A new colouring technique developed by Eviatar Yemini and colleagues helps identify every single neuron in a worm's brain
NeuroPAL will make so many more discoveries possible about how the nervous system works. We can start to trace the genetic 'code' that gives rise to specific behaviours in the worm.Eviatar Yemini
How do the billions of neurons in the human brain work together to give rise to thought or certain types of behaviour?
A new study led by Gates Cambridge Alumnus Eviatar Yemini  outlines a colouring technique, known as NeuroPAL (a Neuronal Polychromatic Atlas of Landmarks), which makes it possible – at least in experiments with Caenorhabditis elegans (C. elegans), a worm species commonly used in biological research – to identify every single neuron in the mind of a worm.
The research appears in the current issue of the journal Cell.
NeuroPAL, which uses genetic methods to “paint” neurons with fluorescent colours, permits, for the first time ever, scientists to identify each neuron in an animal’s nervous system, all while recording a whole nervous system in action.
To conduct the research, Eviatar, now a postdoctoral researcher in the Department of Biological Sciences at Columbia, and his colleagues, created two software programmes: one that identifies all the neurons in colourful NeuroPAL worm images, and a second that takes the NeuroPAL method beyond the worm by designing optimal colouring for potential methods of identification of any cell type or tissue in any organism that permits genetic manipulations.
“We used NeuroPAL to record brainwide activity patterns in the worm and decode the nervous system at work,” says Eviatar, who is lead author of the study.
Because the colours are painted into the neuron’s DNA and linked to specific genes, they can also be used to reveal whether these specific genes are present or absent from a cell.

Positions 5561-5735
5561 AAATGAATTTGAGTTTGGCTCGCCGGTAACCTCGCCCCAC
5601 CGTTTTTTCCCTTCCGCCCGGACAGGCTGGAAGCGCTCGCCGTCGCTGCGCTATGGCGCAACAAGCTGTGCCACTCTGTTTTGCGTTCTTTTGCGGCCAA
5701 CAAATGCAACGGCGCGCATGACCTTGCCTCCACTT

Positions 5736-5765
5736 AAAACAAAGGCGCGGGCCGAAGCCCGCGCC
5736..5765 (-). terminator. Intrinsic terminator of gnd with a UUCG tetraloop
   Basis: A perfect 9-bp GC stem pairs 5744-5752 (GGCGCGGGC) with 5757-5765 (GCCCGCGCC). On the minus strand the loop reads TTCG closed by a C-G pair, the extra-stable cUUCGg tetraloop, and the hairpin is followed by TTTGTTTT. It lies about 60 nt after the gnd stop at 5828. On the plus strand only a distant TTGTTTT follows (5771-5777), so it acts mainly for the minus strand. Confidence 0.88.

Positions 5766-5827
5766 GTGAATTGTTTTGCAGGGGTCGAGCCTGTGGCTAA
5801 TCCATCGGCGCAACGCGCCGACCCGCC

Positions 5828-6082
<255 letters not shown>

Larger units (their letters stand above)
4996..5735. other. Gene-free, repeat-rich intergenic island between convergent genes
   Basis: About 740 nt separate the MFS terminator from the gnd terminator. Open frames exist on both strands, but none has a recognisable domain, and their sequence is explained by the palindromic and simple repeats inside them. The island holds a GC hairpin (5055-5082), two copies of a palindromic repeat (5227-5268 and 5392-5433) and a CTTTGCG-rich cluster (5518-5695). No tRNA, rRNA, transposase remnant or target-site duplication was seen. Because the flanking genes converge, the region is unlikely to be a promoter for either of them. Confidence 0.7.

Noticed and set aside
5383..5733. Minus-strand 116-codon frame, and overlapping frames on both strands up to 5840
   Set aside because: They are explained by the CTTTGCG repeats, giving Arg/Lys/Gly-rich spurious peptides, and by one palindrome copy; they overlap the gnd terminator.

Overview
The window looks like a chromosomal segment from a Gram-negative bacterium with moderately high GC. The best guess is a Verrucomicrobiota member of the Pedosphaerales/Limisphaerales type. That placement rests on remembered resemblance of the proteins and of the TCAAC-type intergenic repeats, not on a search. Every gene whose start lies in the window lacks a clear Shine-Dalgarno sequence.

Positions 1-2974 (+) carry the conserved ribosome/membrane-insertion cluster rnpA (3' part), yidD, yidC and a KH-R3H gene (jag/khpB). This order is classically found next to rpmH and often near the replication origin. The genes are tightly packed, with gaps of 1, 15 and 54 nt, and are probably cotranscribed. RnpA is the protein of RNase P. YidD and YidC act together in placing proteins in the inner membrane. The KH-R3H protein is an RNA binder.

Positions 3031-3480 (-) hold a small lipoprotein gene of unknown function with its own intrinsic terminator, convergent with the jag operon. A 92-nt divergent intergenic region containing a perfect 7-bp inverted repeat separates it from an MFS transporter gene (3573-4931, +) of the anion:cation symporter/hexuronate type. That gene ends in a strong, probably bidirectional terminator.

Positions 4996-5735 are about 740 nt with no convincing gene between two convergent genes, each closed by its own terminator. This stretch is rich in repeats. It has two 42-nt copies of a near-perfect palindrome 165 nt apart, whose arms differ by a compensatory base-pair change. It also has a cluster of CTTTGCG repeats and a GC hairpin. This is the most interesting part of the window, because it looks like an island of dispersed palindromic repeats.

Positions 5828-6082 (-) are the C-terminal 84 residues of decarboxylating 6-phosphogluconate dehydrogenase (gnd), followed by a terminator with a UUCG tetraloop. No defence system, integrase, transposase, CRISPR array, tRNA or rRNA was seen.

The researchers say that the novelty of the technique may soon be overshadowed by the discoveries it makes possible. In advance of their Cell publication, NeuroPAL was released to the scientific community, and several studies already have been published showing the utility of the tool.
“Being able to identify neurons, or other types of cells, using colour can help scientists visually understand the role of each part of a biological system,” says Eviatar. “That means when something goes wrong with the system, it may help pinpoint where the breakdown occurred.”
He adds that the research builds on questions that developed when he was doing his PhD in Molecular Biology as a Gates Cambridge Scholar.
He says: “For my PhD I developed a method to analyse behaviour of the animals (nematodes) in-depth and the effects of genes on that behaviour. But that was only half of the puzzle. My work at Cambridge focused on behaviour, but the mind at work was still sort of a black box – how exactly do the genes translate into the behaviour? What goes on inside the nervous system while the animal is processing? So in my postdoctoral research, I was determined to gain more insight into that area.”
He adds that NeuroPAL allows researchers to “see the identity, activity, and dynamic gene expression of every neuron in the mind of the worm – I cannot express how exciting that is. It will make so many more discoveries possible about how the nervous system works. We can start to trace the genetic ‘code’ that gives rise to specific behaviours in the worm.”
*Picture credit: This is a NeuroPAL worm Eviatar Yemini created using genetic engineering, that shows off his new technique. Every neuron (the coloured dots) can be identified by its colour.